According to a 2018 study, one example is the gene GAT-3—a gamma-Aminobutyric acid (GABA) neurotransmitter that inhibits or stimulates the release of dopamine.

A deficiency of GAT-3 can cause a molecular dysfunction that may:

  • Make the brain crave alcohol over other evolutionarily desirable substances such as sugar.
  • Increase dopamine levels.
  • Make alcohol addiction more likely.

Other Physical Risk Factors

Other physical risk factors that increase the risk of alcohol use disorder include:

  • Gender. Men are almost twice as likely to abuse alcohol as women, including binge drinking and developing an alcohol use disorder. Part of the reason is that men are more prone to risky behavior in general- including other types of substance abuse and activities (sexual and driving).
  • Physical tolerance. Not everybody shows the same effects from drinking because some have a higher tolerance, but they suffer the same damage or impairment. The more one can drink without showing the side effects, the greater the likelihood of addiction also.
  • Physical withdrawal. Once physical tolerance develops, individuals no longer have the choice of quitting without enduring physical withdrawal symptoms such as clammy or unhealthily pale skin, nausea and vomiting, enlarged pupils, rapid heartbeat, hand tremors, and—in extreme cases—seizures or death. The desire not to feel these withdrawal symptoms is one factor that keeps people with alcohol use disorders drinking even if they don’t want to.

Psychological Risk Factors

The mind and the body are connected, and that applies to addiction.

Psychological dependence is when individuals know that a substance is harmful but still want it. It becomes the focus of their lives and thoughts.

Such psychological dependence may also have its roots in genetics. A 2018 Yale University study found that psychological disorders such as depression shared some of the same genetic risk factors as alcohol and other addictive drugs.

That doesn’t mean all addiction is genetic; that’s just one factor. There are psychological risk factors for alcoholism, such as mental health disorders.

Such mental health issues include:

  • Depression is a mood disorder characterized by extreme sadness and a lack of interest in doing almost anything. One study showed that almost 64% of people with an alcohol dependency concurrently have depression.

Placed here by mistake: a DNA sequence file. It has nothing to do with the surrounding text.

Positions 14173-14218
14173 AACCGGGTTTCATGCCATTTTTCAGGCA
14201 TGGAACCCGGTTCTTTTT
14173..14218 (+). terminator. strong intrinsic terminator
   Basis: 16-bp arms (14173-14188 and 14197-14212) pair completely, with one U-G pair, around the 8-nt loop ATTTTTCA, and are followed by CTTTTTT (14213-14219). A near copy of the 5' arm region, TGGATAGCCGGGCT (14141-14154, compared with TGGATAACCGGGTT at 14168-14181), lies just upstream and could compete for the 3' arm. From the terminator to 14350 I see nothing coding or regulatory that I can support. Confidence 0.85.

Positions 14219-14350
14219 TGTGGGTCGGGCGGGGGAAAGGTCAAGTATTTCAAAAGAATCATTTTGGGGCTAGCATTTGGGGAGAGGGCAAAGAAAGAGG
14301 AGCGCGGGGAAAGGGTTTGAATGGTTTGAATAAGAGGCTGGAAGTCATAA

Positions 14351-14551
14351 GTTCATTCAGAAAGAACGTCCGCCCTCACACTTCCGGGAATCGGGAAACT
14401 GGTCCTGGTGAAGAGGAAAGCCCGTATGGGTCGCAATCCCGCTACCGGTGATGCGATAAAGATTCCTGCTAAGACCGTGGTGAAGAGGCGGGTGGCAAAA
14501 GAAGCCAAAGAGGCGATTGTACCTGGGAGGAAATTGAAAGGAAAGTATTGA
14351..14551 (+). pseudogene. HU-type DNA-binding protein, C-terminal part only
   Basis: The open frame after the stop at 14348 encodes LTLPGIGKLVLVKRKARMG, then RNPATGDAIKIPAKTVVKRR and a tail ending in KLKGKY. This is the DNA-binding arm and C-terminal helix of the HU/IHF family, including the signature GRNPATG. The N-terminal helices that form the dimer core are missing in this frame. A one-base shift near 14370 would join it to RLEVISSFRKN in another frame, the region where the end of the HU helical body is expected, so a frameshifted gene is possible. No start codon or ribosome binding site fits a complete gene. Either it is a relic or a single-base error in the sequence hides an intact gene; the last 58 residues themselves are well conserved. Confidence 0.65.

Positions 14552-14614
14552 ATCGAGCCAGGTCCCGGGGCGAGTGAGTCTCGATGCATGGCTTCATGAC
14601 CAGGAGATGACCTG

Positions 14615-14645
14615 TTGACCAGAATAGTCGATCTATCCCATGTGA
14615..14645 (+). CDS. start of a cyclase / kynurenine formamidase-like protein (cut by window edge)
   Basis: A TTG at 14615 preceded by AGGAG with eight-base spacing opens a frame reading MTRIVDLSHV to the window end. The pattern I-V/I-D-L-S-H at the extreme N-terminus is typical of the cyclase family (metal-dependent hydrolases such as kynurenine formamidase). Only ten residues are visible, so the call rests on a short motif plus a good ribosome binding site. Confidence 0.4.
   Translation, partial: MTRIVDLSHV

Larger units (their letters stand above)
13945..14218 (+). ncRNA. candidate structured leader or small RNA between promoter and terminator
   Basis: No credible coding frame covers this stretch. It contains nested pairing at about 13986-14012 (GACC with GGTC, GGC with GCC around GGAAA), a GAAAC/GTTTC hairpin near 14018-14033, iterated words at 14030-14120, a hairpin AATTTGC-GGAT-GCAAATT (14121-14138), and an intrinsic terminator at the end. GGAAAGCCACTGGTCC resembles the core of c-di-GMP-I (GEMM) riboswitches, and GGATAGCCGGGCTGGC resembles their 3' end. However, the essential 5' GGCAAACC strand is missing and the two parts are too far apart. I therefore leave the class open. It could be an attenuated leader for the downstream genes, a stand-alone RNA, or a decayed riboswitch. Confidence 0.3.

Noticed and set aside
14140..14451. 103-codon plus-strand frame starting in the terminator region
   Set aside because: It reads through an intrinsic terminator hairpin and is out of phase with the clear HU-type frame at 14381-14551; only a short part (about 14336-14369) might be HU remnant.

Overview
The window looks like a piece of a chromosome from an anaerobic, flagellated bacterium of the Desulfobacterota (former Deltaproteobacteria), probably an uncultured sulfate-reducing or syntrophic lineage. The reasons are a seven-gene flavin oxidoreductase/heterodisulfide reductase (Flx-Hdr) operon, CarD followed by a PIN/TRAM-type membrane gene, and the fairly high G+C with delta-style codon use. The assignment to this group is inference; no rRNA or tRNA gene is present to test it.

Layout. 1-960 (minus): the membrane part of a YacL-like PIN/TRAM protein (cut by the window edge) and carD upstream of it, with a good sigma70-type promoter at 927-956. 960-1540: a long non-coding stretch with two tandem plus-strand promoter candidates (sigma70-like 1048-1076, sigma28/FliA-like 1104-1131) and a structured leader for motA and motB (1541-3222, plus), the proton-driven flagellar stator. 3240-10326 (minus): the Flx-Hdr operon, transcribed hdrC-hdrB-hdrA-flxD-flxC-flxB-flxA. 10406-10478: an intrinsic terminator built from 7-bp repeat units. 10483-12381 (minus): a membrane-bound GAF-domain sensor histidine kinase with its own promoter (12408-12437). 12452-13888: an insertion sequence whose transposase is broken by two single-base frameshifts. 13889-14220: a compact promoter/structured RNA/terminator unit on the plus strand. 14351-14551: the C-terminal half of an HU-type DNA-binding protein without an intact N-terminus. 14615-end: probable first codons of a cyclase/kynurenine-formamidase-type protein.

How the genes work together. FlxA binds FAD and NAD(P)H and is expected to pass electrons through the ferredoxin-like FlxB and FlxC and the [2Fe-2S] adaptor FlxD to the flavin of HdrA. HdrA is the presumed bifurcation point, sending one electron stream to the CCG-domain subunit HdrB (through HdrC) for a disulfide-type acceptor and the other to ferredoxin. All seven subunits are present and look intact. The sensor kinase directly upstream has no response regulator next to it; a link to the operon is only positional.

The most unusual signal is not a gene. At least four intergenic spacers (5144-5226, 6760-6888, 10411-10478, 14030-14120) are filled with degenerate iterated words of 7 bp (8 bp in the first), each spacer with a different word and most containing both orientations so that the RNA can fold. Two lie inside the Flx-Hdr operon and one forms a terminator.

• Bipolar disorder is alternating periods of depression followed by elation or mania. It used to be called manic depression. About 45% of people with bipolar disorder also have an AUD according to a review in 2013.
  • Social anxiety disorder is a fear of being watched or judged, such as public speaking. About 15% of people treated for alcohol dependence have social anxiety, and 20% of people with a social anxiety are also alcohol-dependent.
  • Post-traumatic stress disorder is stress related to violent trauma. According to the US Department of Veterans Affairs, roughly half of veterans reporting lifetime PTSD also had an AUD or other substance use disorder. That’s more than twice the rate for people without PTSD. For Vietnam veterans, it was almost 75%. This also afflicts non-vets.
  • Schizophrenia – Schizophrenia is a severe mental illness that affects the way people perceive and experience reality. Hallucinations and delusions can make it difficult to think clearly or govern their behavior leading to them living in their own version of reality. The prevalence of hazardous alcohol use among patients with schizophrenia was 6.4% in a study from 2017.

Co-Occurring Disorders

Alcohol use disorders—including the most severe AUD more commonly known as alcoholism— are associated with many psychological disorders. Sometimes they are linked. This co-occurrence is called a dual diagnosis.

In some instances, people with mental health issues try to self-medicate with alcohol or other substances. In others, substance use can cause the mental illness, especially when there genetic predispositions.

Alcoholism can both cause or be caused by such psychological factors. Alcohol can also intensify or trigger the symptoms of such disorders.

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Age Factors

Age can affect how the individual experiences alcohol. Raising the drinking age to 21 has a basis in science.

When someone begins drinking alcohol before age 15, the likelihood of developing an alcohol dependency becomes four times more likely than starting at age 21. The human brain doesn’t fully mature until age 25–30.

Alcohol abuse—including alcoholism and binge drinking—also reduces the density of white matter, resulting in the underdevelopment of the prefrontal cortex. This makes risky behavior more likely, including heavy drinking.

What compounds the problem is that alcohol doesn’t have as strong a sedating effect on young minds. They can drink longer before losing consciousness and hence do more damage.

Age also can affect how older adults experience alcohol. The effects of heavy drinking can become worse, and drinking levels that weren’t problems before can begin to have greater effects, causing intoxication or leading to health concerns such as cancers.

Personality Factors

Psychologists used to speak of people with a so-called addictive personality- people who always go overboard and are subject to multiple addictions in their lives.

The addictive personality supposedly consisted of entirely negative traits, described as:

  • Engaging in impulsive, risky, or thrill-seeking behavior
  • Dishonest or manipulative behavior
  • Being unwilling to take responsibility for actions
  • Selfish behavior
  • Feeling unmotivated
  • Having low self-esteem
  • Feeling socially isolated

That is now widely regarded as a myth because addiction is a mental health problem or brain disorder, not a personality disorder. One can have one or more of the above traits and not be an alcoholic, just as one can be an alcoholic without possessing many of these traits.